Important information: The value of investments and the income from them, can go down as well as up, so you may get back less than you invest.
By most accounts, some degree of inflation is on the horizon. Conditions look ripe: massive fiscal and monetary stimulus packages just keep on coming - Biden’s $1.9 trillion package passed this week in the Senate - and it appears that pent-up demand is just itching to be released once lockdown restrictions ease and economies reopen.
Traditional measures for inflation suggest the same. Bond yields are on the rise - the 10-year US Treasury yield has risen from around 0.9% at the start of the year to 1.6% today, while the so-called five-year break-even rate, which indicates the outlook for prices in five years’ time, last week hit 2.5% for the first time since 2008.
It’s not here yet - we’re still well below our inflation target of 2% - but it’s worth getting to know how inflation typically affects different investments.
There’s no two ways about this: inflation is not good for cash. Money kept under the sofa will find its value eroded as prices rise.
Any kept in cash savings account will stand a better chance - the interest you receive on that cash is likely to increase as prices rise - but ultimately, it’s unlikely to keep up with the rate of inflation.
For many investors, keeping money in cash is a good way to minimise risk and have easy access to your money. Inflation doesn’t negate those benefits, but it does put pressure on your cash. Moving some of that money into ‘money market’ funds is a good middle ground. These invest in highly liquid assets like cash and high-credit bonds meaning that, while riskier than cash itself, they’re considered very low risk with the benefit of offering low levels of income.
Inflation is no friend to bonds either. If prices rise at a rate greater than the interest you earn on a bond, you’ll find the value of your fixed income fall in real terms. Consider a five-year bond paying 2% nominal interest. If inflation rises to 2.5% for those five years, your bond won’t be able to keep up.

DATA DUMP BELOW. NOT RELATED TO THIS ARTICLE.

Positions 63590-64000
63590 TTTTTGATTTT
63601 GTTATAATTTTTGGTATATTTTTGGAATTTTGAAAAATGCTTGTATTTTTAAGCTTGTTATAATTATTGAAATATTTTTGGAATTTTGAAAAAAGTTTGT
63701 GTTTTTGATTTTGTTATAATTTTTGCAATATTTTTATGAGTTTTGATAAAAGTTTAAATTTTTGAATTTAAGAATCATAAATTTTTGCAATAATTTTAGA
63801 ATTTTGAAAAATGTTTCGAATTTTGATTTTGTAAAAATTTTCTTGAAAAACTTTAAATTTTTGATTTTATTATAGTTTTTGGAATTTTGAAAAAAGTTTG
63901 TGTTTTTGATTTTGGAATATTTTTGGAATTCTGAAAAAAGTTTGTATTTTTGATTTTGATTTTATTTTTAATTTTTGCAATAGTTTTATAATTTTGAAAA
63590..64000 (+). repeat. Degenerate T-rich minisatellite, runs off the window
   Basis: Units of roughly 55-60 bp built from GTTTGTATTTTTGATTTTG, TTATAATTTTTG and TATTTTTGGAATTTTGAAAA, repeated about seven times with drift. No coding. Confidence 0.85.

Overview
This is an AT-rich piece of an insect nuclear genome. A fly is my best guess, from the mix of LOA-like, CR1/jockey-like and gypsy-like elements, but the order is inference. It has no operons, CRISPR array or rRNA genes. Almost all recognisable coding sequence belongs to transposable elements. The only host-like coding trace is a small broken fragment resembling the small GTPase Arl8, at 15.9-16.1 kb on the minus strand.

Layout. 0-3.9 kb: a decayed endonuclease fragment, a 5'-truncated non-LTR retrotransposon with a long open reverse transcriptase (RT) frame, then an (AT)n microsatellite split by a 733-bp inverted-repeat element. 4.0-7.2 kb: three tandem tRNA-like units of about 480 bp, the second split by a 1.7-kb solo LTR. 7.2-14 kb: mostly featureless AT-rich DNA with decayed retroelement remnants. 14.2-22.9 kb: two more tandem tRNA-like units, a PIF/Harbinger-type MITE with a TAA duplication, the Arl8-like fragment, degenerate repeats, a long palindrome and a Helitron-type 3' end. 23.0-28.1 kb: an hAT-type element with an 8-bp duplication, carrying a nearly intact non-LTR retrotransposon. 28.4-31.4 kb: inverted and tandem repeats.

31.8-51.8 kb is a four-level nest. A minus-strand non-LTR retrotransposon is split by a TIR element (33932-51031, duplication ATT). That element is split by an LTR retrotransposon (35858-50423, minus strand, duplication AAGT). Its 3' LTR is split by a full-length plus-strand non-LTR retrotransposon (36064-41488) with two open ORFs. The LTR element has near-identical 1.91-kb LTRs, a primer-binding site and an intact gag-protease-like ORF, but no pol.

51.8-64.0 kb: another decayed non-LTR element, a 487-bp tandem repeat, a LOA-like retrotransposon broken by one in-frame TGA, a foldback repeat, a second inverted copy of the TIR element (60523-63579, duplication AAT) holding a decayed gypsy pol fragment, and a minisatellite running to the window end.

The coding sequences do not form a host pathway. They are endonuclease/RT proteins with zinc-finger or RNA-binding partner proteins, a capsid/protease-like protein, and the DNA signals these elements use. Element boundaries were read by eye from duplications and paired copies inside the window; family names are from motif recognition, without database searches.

That concern is what has fuelled anxiety among bond investors in recent weeks. Inflation expectations are always felt first in bond markets, because it’s the asset with most to lose (besides cash).
However, there are ways to protect your bonds. First, you’re best to avoid long term bonds over short term. That’s because the former are more exposed to changes in interest rates, meaning they have more to lose should they rise (which they invariably do once inflation kicks in).
Second, inflation-linked bonds are one way of keeping your money in fixed income while protecting against inflation risks. The coupon offered on these bonds is linked to a rate of inflation, meaning the interest they pay rises as inflation goes up. Our Select 50 choice of favourite investments includes the ASI Global Inflation-Linked Bond Fund, which looks to protect investors against inflation risk.
The picture for equities is mixed.
First off, inflation is not necessarily a bad thing for shares. In fact, a little bit of inflation is usually a good thing. A ‘goldilocks’ middle ground of 2-4% inflation has historically been best for equity valuations.
But inflation has different implications for different equities. Most notable, it threatens to accelerate a rotation away from high-value ‘growth’ stocks toward of out-of-favour ‘value’ stocks.
Growth stocks comprised last year’s big winners: the tech, pharma and stay-at-home retail stocks whose earnings look set to grow and grow over time. Part of the reason they’ve done so well recently is a low rate, low inflation environment that means the opportunity cost of waiting for their expected earnings is low, while a low interest rate to discount their future earnings increases their value to investors today. An inflationary environment threatens that appeal.